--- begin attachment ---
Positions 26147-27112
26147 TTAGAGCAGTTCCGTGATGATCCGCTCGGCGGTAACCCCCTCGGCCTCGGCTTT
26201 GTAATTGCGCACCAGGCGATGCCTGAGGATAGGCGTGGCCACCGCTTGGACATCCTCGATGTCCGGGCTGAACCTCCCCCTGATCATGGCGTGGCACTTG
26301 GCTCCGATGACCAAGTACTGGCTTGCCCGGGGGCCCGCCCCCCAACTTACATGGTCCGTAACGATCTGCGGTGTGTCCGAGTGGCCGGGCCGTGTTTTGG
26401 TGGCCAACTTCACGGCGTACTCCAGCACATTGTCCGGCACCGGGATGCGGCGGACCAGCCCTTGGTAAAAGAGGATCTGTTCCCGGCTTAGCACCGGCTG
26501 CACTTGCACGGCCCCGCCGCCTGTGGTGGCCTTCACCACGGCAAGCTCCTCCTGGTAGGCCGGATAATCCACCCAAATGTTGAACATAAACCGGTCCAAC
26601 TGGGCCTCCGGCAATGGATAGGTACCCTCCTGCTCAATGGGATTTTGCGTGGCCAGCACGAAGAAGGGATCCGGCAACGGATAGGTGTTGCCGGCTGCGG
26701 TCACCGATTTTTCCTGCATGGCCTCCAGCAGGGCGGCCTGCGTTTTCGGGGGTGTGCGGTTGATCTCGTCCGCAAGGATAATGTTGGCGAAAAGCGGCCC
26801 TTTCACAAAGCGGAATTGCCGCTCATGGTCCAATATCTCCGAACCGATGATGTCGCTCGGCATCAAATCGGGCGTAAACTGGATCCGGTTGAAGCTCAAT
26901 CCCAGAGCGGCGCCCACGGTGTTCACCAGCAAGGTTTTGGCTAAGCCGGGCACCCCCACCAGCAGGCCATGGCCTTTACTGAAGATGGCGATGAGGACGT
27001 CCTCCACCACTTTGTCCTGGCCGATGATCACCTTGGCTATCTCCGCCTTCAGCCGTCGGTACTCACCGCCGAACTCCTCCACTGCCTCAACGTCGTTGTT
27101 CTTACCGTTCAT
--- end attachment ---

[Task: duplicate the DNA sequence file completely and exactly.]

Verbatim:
Positions 26147-27112
26147 TTAGAGCAGTTCCGTGATGATCCGCTCGGCGGTAACCCCCTCGGCCTCGGCTTT
26201 GTAATTGCGCACCAGGCGATGCCTGAGGATAGGCGTGGCCACCGCTTGGACATCCTCGATGTCCGGGCTGAACCTCCCCCTGATCATGGCGTGGCACTTG
26301 GCTCCGATGACCAAGTACTGGCTTGCCCGGGGGCCCGCCCCCCAACTTACATGGTCCGTAACGATCTGCGGTGTGTCCGAGTGGCCGGGCCGTGTTTTGG
26401 TGGCCAACTTCACGGCGTACTCCAGCACATTGTCCGGCACCGGGATGCGGCGGACCAGCCCTTGGTAAAAGAGGATCTGTTCCCGGCTTAGCACCGGCTG
26501 CACTTGCACGGCCCCGCCGCCTGTGGTGGCCTTCACCACGGCAAGCTCCTCCTGGTAGGCCGGATAATCCACCCAAATGTTGAACATAAACCGGTCCAAC
26601 TGGGCCTCCGGCAATGGATAGGTACCCTCCTGCTCAATGGGATTTTGCGTGGCCAGCACGAAGAAGGGATCCGGCAACGGATAGGTGTTGCCGGCTGCGG
26701 TCACCGATTTTTCCTGCATGGCCTCCAGCAGGGCGGCCTGCGTTTTCGGGGGTGTGCGGTTGATCTCGTCCGCAAGGATAATGTTGGCGAAAAGCGGCCC
26801 TTTCACAAAGCGGAATTGCCGCTCATGGTCCAATATCTCCGAACCGATGATGTCGCTCGGCATCAAATCGGGCGTAAACTGGATCCGGTTGAAGCTCAAT
26901 CCCAGAGCGGCGCCCACGGTGTTCACCAGCAAGGTTTTGGCTAAGCCGGGCACCCCCACCAGCAGGCCATGGCCTTTACTGAAGATGGCGATGAGGACGT
27001 CCTCCACCACTTTGTCCTGGCCGATGATCACCTTGGCTATCTCCGCCTTCAGCCGTCGGTACTCACCGCCGAACTCCTCCACTGCCTCAACGTCGTTGTT
27101 CTTACCGTTCAT